“It’s like having the flu and stress fractures throughout your body,” said Al Mukaddam, who has now diagnosed two patients with TIO. “Phosphorus is not a test that is done on routine blood test panels, so one of the most challenging components associated with TIO is thinking of the diagnosis and checking phosphorus. In this case, Gajavelli’s phosphorus levels were never tested during those two years. Once we saw his low phosphorus levels, we conducted additional tests and found his FGF23 levels were abnormally high and that he was losing phosphorus through his urine.”
While the diagnosis provided Gajavelli with a long-awaited answer, the team now faced another difficult challenge: identifying the location of the tumor and then removing it. In many cases, the tumors are very small and difficult to locate. Using an advanced nuclear medicine technique called Gallium-68 DOTATATE PET/CT, the team scanned Gajavelli’s entire body and discovered a 1.4-centimeter wide tumor behind his left hip joint, along with other lesions throughout his body.
“We went back to radiology, reviewed all of the images and determined that all of the other lesions were due to stress factors, not tumors,” Al Mukaddam said. “His condition was being caused by this one solitary tumor.”
Challenges of Surgically Removing the Tumor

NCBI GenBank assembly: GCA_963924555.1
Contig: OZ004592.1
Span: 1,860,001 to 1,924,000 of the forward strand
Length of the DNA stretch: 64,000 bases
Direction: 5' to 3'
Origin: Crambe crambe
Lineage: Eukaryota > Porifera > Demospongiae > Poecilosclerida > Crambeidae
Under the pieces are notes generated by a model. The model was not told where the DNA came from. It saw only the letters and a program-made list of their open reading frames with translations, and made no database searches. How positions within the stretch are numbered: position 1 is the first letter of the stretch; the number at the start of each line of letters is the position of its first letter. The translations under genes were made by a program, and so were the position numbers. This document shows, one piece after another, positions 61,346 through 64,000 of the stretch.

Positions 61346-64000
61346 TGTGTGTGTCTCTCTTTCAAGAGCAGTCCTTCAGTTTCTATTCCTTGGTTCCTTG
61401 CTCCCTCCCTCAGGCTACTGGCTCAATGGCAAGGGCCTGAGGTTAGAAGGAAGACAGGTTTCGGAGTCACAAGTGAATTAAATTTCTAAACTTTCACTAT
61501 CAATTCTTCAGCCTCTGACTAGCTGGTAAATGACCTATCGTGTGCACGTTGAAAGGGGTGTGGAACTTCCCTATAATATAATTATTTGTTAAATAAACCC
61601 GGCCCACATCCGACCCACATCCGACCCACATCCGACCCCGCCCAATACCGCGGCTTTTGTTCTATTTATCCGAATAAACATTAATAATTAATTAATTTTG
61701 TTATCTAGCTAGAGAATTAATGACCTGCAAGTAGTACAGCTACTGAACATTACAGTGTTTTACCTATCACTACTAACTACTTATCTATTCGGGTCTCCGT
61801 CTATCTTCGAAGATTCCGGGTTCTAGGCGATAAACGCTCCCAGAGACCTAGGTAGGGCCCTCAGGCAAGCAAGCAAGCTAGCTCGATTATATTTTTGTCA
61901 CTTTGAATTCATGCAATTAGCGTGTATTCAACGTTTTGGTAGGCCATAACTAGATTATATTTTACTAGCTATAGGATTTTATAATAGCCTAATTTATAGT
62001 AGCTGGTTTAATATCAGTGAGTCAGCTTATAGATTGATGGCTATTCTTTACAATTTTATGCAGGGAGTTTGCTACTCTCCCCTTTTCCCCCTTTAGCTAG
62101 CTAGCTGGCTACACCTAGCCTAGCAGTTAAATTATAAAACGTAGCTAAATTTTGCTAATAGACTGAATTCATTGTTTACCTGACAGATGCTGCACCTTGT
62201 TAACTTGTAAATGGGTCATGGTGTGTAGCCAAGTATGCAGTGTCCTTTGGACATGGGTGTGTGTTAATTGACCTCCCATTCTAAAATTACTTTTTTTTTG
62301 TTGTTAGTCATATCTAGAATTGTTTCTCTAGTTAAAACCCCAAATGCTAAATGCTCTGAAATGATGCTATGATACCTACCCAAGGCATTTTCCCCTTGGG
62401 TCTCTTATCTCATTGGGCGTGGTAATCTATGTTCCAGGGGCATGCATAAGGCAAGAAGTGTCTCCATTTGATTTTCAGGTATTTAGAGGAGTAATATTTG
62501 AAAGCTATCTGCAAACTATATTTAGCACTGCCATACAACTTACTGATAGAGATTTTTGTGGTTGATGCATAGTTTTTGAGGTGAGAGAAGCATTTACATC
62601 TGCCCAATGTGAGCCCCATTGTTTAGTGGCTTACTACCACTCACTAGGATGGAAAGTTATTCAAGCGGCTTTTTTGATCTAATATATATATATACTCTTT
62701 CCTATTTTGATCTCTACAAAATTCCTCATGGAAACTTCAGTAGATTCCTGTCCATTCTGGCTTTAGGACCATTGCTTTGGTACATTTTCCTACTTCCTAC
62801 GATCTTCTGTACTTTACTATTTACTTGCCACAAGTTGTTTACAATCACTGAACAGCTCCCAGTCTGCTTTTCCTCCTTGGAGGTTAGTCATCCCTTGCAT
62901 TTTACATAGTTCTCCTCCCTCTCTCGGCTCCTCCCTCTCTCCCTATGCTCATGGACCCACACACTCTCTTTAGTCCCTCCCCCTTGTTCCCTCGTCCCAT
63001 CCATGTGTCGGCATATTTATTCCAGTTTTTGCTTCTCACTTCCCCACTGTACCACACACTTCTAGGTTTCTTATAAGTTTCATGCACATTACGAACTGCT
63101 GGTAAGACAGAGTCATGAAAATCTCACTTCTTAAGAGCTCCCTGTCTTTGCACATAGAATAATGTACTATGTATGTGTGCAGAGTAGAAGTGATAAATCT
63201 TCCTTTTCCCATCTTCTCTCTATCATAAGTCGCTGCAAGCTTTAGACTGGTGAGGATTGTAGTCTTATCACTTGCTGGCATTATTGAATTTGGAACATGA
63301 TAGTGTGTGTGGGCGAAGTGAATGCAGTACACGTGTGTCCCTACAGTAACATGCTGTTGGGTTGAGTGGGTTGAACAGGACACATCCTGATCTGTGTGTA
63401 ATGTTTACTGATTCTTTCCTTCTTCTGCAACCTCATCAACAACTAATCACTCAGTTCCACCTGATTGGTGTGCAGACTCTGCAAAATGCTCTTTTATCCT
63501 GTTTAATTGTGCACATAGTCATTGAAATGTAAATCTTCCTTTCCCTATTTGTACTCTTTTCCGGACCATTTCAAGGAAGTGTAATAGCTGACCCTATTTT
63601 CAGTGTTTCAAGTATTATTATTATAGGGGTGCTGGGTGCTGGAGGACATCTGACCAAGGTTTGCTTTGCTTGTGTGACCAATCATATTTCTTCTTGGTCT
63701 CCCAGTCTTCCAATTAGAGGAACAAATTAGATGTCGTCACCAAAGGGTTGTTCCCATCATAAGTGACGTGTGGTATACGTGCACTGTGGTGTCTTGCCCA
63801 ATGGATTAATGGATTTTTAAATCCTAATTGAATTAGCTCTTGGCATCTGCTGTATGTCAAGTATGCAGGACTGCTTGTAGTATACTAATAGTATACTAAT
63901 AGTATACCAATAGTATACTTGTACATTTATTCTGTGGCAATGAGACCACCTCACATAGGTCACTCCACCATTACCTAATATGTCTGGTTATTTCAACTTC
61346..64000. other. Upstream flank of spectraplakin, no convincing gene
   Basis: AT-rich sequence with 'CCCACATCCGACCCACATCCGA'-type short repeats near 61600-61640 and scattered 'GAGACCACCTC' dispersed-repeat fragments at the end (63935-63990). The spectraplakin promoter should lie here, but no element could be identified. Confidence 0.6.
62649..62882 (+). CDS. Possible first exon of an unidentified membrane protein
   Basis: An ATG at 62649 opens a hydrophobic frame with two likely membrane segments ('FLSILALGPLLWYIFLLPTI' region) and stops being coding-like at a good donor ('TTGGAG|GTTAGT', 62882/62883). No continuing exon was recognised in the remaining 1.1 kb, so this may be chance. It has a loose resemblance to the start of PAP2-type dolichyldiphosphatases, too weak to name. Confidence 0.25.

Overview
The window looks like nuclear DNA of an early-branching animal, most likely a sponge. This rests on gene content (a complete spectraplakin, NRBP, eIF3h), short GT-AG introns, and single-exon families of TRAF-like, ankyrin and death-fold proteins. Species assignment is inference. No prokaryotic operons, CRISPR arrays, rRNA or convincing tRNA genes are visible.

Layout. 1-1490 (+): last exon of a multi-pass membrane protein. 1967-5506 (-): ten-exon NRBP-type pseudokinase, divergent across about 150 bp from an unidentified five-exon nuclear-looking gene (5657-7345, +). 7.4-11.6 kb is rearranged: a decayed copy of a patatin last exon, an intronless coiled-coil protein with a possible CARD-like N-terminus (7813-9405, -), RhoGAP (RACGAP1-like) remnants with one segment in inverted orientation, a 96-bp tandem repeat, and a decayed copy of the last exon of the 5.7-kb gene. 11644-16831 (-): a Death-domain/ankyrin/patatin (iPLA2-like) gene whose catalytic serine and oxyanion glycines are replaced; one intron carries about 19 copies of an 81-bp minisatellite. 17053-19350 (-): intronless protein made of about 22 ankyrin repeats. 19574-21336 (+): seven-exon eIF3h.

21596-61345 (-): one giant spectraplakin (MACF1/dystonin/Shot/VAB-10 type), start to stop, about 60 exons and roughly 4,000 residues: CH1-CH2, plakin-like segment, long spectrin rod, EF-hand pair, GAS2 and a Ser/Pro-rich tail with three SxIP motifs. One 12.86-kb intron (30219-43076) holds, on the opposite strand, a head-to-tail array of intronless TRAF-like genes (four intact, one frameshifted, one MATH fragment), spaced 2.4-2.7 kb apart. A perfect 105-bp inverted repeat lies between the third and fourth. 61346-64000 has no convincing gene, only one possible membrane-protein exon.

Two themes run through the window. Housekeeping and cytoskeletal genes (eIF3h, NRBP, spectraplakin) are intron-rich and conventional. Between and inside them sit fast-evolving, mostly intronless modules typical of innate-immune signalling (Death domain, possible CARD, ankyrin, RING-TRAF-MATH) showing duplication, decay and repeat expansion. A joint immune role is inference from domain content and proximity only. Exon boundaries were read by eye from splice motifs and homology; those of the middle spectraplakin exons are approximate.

While most of the tumors involved in TIO cases are benign, the risk for recurrence is very high, so it’s critically important to surgically remove the entire tumor, Al Mukaddam said. But the location of the tumor can present new challenges.
“Ram is a young patient, so the question was: should we do a complex total hip replacement at such a young age, or is there a way we can preserve his hip without comprising on removing the whole tumor in one piece,” said Robert J. Wilson II, MD, an assistant professor of Orthopaedic Surgery, who performed the surgery on Gajavelli. “From the outset, my discussions with the patient were focused on how we could remove the tumor en bloc and preserve his hip joint.”
“Within 24 hours, the FGF-23 level had normalized,” Wilson said. “Within a week, his phosphorus levels returned to normal.”
Wilson worked with Gajavelli to design a recovery plan to help avoid aggravating or injuring his hip. He advised Gajavelli to avoid putting weight on his leg for the first six weeks following surgery. Within three to six months, he predicted Gajavelli would be off all walking aids and completely back to normal.
“A week ago, on Christmas Day (2019), I walked a mile on the treadmill without any support and didn’t experience any pain,” Gajavelli said. “It’s amazing to look back and think about where I was in early 2019 compared to where I am now.”